To conclude Johns Alienation in a Brave New World can be seen as the result of an oppressive ideology. The desire for “Stability” within the society comes at the expense of individual rights. Many characters within the novel become victims of this ideology, and as a result become ignorant to the harsh reality in which they live. You could argue this alienation is brought about to due to conflicting ideas of happiness between the characters, but on the other hand the overwhelming influence of the new world order acts as a wall that prevents the inhabitants from accessing the truth and seeking to achieve their desires.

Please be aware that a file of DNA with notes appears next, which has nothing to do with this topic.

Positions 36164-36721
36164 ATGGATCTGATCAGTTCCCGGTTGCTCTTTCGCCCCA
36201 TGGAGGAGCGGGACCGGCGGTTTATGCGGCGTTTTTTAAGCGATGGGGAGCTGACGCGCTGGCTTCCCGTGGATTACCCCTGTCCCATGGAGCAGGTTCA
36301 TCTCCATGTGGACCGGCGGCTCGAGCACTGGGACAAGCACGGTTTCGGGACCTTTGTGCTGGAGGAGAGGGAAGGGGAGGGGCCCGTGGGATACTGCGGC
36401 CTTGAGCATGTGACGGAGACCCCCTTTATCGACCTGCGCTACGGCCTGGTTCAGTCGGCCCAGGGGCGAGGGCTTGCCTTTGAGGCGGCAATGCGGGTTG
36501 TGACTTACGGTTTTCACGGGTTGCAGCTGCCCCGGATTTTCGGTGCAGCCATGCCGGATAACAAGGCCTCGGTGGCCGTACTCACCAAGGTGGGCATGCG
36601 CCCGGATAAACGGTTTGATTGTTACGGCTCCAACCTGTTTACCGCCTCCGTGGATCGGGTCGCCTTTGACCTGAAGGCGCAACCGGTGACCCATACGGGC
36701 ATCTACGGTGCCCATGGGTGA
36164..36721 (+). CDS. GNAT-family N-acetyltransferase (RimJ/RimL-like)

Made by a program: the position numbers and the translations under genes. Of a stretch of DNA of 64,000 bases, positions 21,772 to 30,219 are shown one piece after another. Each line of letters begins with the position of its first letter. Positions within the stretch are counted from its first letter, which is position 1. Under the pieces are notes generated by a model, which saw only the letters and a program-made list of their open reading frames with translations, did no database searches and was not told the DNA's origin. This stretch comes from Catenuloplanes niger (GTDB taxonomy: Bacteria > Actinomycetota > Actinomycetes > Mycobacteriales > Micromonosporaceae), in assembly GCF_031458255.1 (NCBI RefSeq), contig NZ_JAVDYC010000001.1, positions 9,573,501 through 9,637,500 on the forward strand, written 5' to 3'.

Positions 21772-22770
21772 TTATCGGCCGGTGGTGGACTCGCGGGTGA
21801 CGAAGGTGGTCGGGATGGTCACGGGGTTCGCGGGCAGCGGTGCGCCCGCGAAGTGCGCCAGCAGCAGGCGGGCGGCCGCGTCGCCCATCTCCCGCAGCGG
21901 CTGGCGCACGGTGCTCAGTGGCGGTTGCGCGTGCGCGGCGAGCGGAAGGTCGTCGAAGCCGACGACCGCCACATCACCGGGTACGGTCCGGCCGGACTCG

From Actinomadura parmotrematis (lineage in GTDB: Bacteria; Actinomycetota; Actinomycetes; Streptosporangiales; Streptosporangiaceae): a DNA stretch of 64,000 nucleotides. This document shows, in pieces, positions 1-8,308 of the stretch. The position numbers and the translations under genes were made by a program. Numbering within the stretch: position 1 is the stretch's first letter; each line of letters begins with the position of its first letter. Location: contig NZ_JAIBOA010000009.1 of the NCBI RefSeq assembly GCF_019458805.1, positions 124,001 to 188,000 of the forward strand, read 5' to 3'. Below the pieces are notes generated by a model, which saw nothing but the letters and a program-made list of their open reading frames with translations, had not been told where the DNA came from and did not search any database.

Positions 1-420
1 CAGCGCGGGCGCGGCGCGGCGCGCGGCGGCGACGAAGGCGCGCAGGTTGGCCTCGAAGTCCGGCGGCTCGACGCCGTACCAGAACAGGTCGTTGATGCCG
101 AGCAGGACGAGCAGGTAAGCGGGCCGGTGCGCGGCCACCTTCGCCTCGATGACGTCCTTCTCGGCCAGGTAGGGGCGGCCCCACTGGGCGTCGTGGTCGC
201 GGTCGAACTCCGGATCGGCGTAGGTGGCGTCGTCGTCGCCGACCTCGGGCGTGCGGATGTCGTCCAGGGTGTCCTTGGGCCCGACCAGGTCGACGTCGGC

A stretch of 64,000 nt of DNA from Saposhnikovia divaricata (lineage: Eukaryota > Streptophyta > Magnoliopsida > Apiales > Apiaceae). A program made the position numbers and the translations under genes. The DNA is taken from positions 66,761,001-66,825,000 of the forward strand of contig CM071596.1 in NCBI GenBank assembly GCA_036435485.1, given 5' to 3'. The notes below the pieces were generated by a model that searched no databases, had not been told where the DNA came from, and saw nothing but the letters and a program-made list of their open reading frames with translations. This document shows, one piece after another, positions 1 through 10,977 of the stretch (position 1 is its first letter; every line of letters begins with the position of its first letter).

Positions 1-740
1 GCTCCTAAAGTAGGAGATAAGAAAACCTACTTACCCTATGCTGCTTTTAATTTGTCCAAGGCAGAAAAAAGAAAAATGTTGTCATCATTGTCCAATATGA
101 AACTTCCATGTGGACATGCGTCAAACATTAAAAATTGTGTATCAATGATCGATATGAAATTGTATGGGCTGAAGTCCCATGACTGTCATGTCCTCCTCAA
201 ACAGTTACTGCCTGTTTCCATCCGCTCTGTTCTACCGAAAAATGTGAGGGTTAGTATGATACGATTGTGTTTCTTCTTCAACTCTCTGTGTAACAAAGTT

– A Brave new world, published in 1994, a Flamingo modern classic

– Marxism a graphic guide, Published in 2009, by Icon Books ltd

– A perverts guide to ideology (2012) directed by Sophie Fiennes

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“Community, Identity, Stability”. Alienation and oppression are explored heavily in the novel, which many of the characters experience. For example, Bernard is alienated because he is a misfit, too small and too powerless for the position he has been conditioned to enjoy. Helmholtz is seen to be too intelligent to play his role and finally, John who is also alienated on multiple levels. He is alienated by the Indian community, and feels he is unable to become part of the world state although this alienation can be seen to provide the characters motivation for their goals.